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My question is related to exception handling.

If i have for example three methods like this :

Private void Method1()
{
   //My code ...
}

Private void Method2()
{
   //My code ...
}

Private void Method3()
{
   //My code ...
}

And i call the three methods in the page load event like this :

void Page_Load()
{
  if(!Page.IsPostBack)
    {

       Method1();
       Method2();
       Method3();
    }
}

What is the best practice here for exception handling . [Try and Catch] the exception for every method ,i mean in the method implementation.or just wrap the calling of the three methods with a single [Try-Catch] in the page load...

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That depends on what you want to do in the exception handler. If you want to let the user know what went wrong, you'll need separate exception handlers for each. If you just want a generalised "Something went wrong and I'm not going to tell you what it was", one is enough. –  Mr Lister Mar 25 '12 at 20:06
    
You should catch and log exceptions as soon possible. What you're doing then depends on the context. You might want to call Method2 even when Method1 has raised an exception. You might want to provide a custom error-page and catch all passed exceptions in Application_Error. –  Tim Schmelter Mar 25 '12 at 20:11

3 Answers 3

up vote 3 down vote accepted

You should only try{}catch{} if you know how to recover from an exception.

In all cases, having a global/top try{}catch{}/error handler in order to log the errors is good practice.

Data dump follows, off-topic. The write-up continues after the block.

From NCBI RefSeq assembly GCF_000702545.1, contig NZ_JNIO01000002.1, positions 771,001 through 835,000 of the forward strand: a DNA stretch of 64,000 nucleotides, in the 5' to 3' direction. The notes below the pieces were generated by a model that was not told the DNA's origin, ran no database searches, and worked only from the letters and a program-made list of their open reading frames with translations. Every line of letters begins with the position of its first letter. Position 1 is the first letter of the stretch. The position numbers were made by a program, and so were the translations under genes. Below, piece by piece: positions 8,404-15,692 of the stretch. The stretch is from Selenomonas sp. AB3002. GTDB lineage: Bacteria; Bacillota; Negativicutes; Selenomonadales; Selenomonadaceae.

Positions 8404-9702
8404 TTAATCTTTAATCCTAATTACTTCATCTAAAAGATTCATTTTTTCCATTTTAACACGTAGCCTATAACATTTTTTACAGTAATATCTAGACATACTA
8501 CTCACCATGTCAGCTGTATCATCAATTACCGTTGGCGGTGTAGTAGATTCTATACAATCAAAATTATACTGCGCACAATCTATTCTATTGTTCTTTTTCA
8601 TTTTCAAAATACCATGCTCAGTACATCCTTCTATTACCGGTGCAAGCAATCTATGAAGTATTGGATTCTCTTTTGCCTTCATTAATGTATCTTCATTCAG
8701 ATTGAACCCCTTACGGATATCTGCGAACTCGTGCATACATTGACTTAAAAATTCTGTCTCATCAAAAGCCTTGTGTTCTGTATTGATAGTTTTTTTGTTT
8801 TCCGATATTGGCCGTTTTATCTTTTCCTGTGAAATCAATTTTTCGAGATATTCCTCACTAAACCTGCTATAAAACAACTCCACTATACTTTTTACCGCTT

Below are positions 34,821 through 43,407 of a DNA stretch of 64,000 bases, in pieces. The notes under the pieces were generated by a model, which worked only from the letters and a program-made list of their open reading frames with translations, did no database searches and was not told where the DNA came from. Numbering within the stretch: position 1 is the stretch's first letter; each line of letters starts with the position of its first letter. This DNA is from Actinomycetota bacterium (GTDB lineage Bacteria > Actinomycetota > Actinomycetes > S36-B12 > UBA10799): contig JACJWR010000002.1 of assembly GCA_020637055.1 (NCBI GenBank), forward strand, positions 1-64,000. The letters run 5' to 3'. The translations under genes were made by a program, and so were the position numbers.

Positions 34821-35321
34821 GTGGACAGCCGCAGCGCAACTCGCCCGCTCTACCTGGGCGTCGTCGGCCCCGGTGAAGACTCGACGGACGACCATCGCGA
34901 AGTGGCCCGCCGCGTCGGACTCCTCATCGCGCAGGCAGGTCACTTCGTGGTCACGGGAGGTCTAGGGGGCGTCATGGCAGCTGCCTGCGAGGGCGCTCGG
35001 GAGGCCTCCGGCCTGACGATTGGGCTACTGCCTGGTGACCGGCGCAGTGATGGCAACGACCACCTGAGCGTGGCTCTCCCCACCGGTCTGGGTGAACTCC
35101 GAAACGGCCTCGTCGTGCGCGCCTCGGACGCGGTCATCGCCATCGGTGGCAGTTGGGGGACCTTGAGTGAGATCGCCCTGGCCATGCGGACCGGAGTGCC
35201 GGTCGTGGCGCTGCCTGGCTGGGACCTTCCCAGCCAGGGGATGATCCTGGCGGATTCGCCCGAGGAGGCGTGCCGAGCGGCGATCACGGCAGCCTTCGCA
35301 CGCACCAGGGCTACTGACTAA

In general, if you don't know how to handle an exception, don't catch it. Don't swallow such exceptions either - try to close the application/thread as gracefully as possible.

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Take a look at my answer here. This is a rather broad subject, but I've summarized a few things to consider. It's not by all means the end-all answer for this, but I've summarized 5 points that might help your decision.

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In my opinion you should put try catch in all methods. Like that you'll be able to track errors more easily.

But as far as I know, it is best practice to use try catch only when dealing with external sources. (i.e. file IO, database communication etc) This because try catch brings some overhead.

(when voting down, please tell me why. This helps me, but also the person who asked the question.)

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Yes, only try-catch the things you can't catch with code. For instance, if you're afraid you may get a division by zero, check the values of the operands first and don't slap a try-catch block around it. –  Mr Lister Mar 25 '12 at 20:10
1  
Try catch everywhere? What about when there is an OutOfMemoryExcpetion? Catch that too? –  Oded Mar 25 '12 at 20:11
    
It can be beneficial to try/catch in most methods. As the application becomes increasingly complex it become more and more difficult to control the bubbling-up of exceptions. So in this respect @Rhapsody's post is not warranted a down vote (+1). What is meant to be illustrated by the example of the OutOfMemoryException? This answer says it all with regard to OOM exceptions. –  Killercam Mar 25 '12 at 20:19
1  
@Killercam - The point is that there is absolutely no point in putting catch blocks around every piece of executable code. The OOME example is about the futility of trying to catch everything. Pokemon exception handling is not good practice. –  Oded Mar 25 '12 at 20:26
    
OK. Thanks. I personally don't do this but I can't really see a major issue with doing so if it simplifys exception handling. I will take what you have said on board and read a bit more. Thanks again. –  Killercam Mar 26 '12 at 8:04

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